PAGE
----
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EU Confused About Russia Policy: Ex-Envoy on Borrell’s Threats to India

© AP Photo / Frederic SierakowskiEuropean Union foreign policy chief Josep Borrell speaks during a media conference after a high-level Belgrade-Pristina dialogue meeting at the EEAS building in Brussels, Tuesday, May 2, 2023.
European Union foreign policy chief Josep Borrell speaks during a media conference after a high-level Belgrade-Pristina dialogue meeting at the EEAS building in Brussels, Tuesday, May 2, 2023. - Sputnik India, 1920, 16.05.2023
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The Indian leadership has maintained that sourcing crude from Moscow is in the interest of New Delhi’s energy security and an inflation management strategy amid volatility in global commodity prices.
A former Indian diplomat has criticized еру European Union’s (EU) policy on Moscow after the bloc’s foreign policy chief Josep Borrell accused New Delhi of “circumvention of western sanctions” for re-routing Russian energy products to the West.

“His remarks are very confusing,” Ambassador Talmiz Ahmad, New Delhi’s former envoy to Saudi Arabia and the United Arab Emirates (UAE), told Sputnik.

Ahmad had previously also served as an Additional Secretary for international cooperation in India’s Petroleum and Natural Gas Ministry.
“The EU has denied itself access to Russian energy products by imposing sanctions against Moscow. Now, they have to live with the consequences,” he underscored.
The G-7 bloc, which includes the EU, imposed a ban on Russian imports in December. The ban was extended in February this year to Russian refined fuel imports as well.
The G-7 has also imposed a price cap of $60 a barrel on any country which purchases Russian crude. Moscow has said that it won’t sell energy to countries that adhere to the Western price cap.
New Delhi has refused to reveal the price at which it is sourcing Russian energy imports.
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Ahmad said that India’s crude trade with Russia was guided by its own “energy security” and what’s best for “our national interest.”
Ahmad also called out Borrell for claiming that it was due to the G7’s price cap on Moscow that New Delhi was able to source crude from Moscow at a “cheaper” price.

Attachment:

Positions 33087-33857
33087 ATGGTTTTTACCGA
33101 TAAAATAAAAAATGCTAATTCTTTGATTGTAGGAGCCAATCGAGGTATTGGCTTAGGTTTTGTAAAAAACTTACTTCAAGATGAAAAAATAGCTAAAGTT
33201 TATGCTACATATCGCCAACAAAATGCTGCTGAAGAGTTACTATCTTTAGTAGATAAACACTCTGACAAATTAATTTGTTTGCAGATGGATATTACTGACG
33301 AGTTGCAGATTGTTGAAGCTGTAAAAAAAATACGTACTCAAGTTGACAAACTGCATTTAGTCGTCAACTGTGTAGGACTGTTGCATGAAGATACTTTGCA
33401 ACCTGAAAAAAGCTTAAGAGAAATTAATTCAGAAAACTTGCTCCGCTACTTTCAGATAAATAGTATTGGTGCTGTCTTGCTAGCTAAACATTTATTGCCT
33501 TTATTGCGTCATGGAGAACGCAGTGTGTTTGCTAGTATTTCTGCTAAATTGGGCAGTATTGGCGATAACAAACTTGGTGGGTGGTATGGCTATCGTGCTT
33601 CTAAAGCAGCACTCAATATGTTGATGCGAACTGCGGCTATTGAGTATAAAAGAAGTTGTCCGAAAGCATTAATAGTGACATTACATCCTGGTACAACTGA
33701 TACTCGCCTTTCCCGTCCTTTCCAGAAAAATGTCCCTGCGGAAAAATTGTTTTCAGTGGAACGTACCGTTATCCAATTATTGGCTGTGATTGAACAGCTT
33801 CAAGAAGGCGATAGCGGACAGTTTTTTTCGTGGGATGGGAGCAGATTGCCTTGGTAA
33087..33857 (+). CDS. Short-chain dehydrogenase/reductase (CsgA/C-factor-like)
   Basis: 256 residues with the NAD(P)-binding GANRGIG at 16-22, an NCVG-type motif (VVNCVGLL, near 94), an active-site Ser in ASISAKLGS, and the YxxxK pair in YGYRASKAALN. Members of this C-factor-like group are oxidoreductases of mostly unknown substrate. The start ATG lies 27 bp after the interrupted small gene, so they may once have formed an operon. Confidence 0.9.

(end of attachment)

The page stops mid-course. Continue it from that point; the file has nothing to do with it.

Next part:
"Both India and China have agreed on the price of crude in direct consultations with Russia. The price is also determined by market forces at play,” the ex-official underlined.
The former Indian diplomat concluded that Borrell’s remarks were “useless” and appeared to be more of “domestic posturing” for the European public in order to appear tough on Moscow.
“I don’t understand what is there to discuss with the External Affairs Minister,” wondered Ahmad.
Indian Foreign Minister S. Jaishankar is in Brussels to attend the inaugural tri-ministerial meeting of the EU-India Trade and Technology (TTC) Commission on Tuesday.
Borrell has said that he would take up the matter with the Indian government.

What Did Borrell Say?

In an interview with the British publication Financial Times (FT), Borrell, the High Representative of the Union for Foreign Affairs and Security Policy, warned that Brussels would have to “take measures” if diesel or gasoline produced from Russian oil was finding its way into the European market through India.
“That India buys Russian oil, it’s normal. And if, thanks to our limitations on the price of oil, India can buy this oil much cheaper, well the less money Russia gets, the better,” he told FT.
Borrell, however, also sounded off a warning for New Delhi

“But if they use that in order to be a center where Russian oil is being refined and by-products are being sold to us . . . we have to act,” the EU official was quoted as saying.

Soaring Exports of Indian Refined Products to EU

The remarks by the EU official come against the backdrop of soaring diesel and other refined petroleum exports from India.
According to leading energy consultancy firm Kpler, EU’s imports of refined petroleum products from India are expected to touch 360,000 barrels per day, which would make New Delhi Brussel’s top supplier of these products.
At the same time, India’s imports of Russian crude are expected to surge to 44 per cent of its overall oil imports, which would further bolster Moscow’s position as India’s top energy supplier.
As per official data from the Ministry of Commerce and Industry, Moscow emerged as the largest exporter of crude to India in 2022-23, having supplied over 50 million tons of oil.
In this April 24, 2015 file photo, pumpjacks work in a field near Lovington, N.M. The United States may have reclaimed the title of the world's biggest oil producer sooner than expected - Sputnik India, 1920, 16.03.2023
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India’s state-run Bank of Baroda reported this month that there has been a 10-fold spike in the shipment of Russian seaborne crude exports to India last year.
The bank said that buying crude from Moscow saved the world’s fifth-biggest economy almost $5 billion, amid global volatility in energy prices caused by Western efforts to phase out Russian commodities from the market.
China and India have emerged as the biggest recipients of Russian crude since last year, as Moscow looks for alternative destinations for its energy products following the G-7 sanctions and price cap.
Before 2022, the EU and the G-7 were the biggest buyers of Russian energy.
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